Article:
Design guidelines proportional pitched fonts

I searched the internet and a big local bookstore for a good resource on designing proportional pitched fonts.

I know there is no fixed rule-book on how the width of a specific glyph or ligature is determined, but are there general rules of thumb or a guideline where to start from?

Which letter does one typically start from? Are there approximations of relationship between different glyphs, e.g. “m” and “n” and “r” or something like that?

Any tips, book recommendations will help. Thank you guys.

Answer

I would recommended Designing Type by Karen Cheng. She goes through various relationships between letters with regards to width but also stroke thickness variations and vertical proportions depending on type families, as well as side bearings, kerning, etc. Typically, the uppercase M will be the wider letter in terms of proportions. We use her book for a typographic design class where I teach.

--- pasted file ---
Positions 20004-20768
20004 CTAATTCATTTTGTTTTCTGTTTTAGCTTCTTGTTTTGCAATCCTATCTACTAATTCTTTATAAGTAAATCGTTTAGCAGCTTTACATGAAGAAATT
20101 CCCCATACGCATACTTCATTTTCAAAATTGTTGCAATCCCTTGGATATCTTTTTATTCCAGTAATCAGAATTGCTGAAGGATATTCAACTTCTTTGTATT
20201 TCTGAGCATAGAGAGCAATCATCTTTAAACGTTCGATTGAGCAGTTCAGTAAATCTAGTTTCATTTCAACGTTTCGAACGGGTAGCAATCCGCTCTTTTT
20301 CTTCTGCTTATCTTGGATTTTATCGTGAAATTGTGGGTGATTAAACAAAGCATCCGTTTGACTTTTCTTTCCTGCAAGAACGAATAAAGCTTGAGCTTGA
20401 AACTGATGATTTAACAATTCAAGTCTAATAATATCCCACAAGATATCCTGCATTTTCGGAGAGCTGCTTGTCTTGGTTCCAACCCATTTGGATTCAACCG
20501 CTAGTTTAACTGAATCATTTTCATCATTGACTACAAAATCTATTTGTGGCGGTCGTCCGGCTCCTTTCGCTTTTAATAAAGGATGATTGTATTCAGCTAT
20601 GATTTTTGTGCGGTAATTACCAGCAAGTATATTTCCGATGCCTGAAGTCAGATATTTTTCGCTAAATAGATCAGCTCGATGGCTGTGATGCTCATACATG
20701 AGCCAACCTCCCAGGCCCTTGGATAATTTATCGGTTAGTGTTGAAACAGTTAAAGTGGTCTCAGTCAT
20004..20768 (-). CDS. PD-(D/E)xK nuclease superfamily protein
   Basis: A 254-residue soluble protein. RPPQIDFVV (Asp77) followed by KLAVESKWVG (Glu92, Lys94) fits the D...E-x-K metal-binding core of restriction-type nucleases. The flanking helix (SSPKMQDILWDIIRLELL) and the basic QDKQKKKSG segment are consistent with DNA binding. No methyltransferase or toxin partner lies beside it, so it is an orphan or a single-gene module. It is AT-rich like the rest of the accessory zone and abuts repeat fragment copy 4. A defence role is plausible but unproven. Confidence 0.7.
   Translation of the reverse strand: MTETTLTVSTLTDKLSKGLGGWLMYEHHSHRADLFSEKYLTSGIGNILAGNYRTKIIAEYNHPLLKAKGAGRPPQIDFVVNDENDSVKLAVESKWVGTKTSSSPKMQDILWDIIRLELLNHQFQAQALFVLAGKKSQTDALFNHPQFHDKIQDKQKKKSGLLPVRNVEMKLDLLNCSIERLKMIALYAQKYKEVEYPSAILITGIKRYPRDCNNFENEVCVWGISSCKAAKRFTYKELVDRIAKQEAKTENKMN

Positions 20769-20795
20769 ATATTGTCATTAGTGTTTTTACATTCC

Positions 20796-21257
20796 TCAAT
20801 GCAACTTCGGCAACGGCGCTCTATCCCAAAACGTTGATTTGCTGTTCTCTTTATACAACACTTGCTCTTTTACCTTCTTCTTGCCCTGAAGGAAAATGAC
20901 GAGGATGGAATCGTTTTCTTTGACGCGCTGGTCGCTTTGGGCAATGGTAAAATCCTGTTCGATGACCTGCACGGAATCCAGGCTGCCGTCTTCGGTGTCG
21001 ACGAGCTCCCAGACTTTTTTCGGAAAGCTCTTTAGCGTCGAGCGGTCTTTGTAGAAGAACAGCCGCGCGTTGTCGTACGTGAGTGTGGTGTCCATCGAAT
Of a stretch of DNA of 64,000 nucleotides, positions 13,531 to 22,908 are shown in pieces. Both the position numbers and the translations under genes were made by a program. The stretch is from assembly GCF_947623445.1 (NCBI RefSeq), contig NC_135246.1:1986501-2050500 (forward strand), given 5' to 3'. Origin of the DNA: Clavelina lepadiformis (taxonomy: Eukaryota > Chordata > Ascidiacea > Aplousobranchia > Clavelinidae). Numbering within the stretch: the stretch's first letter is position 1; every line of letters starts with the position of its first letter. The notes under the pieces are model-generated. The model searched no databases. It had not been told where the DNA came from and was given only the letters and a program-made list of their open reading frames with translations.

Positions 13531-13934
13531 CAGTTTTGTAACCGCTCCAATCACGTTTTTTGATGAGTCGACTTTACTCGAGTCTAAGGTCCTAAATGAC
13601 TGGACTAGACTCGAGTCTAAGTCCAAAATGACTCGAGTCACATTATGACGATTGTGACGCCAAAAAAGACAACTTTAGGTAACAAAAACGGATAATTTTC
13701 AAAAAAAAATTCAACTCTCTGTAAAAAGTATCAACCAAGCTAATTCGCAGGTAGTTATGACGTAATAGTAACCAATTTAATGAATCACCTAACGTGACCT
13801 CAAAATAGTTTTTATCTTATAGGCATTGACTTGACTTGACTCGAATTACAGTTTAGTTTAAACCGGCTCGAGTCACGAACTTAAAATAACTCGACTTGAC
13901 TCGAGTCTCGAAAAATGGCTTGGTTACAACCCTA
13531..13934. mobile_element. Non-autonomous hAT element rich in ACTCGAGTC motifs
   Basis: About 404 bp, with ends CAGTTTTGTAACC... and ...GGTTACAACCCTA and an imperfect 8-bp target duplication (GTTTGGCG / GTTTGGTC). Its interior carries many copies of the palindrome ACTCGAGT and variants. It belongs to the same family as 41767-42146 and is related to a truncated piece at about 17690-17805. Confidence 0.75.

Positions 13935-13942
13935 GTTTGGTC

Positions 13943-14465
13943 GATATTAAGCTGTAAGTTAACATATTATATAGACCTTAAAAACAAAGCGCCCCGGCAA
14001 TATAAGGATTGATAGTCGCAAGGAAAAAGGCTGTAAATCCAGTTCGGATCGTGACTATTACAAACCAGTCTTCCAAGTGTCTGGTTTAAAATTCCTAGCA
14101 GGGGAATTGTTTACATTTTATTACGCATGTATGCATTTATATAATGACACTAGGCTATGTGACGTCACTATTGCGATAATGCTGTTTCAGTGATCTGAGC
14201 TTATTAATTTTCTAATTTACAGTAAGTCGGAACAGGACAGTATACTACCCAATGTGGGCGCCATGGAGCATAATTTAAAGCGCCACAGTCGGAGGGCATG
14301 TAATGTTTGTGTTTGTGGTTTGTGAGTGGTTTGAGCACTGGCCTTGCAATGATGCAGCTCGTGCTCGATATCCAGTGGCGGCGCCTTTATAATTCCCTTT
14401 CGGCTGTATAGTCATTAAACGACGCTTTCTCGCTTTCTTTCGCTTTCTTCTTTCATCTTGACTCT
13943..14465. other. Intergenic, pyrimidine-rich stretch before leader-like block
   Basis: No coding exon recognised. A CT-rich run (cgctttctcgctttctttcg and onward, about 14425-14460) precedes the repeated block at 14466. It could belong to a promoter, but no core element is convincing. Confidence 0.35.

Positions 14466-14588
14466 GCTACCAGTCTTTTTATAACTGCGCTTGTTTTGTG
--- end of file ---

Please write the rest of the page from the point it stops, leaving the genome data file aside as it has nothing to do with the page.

She advises to start setting the proportions and personality of your font by starting with a, e, g, n and o. Then you can work on a word often used by type designers “hamburgefontsiv“. From this word you can build most of the other letters.

Attribution
Source : Link , Question Author : The_Higgs_Boson , Answer Author : curious

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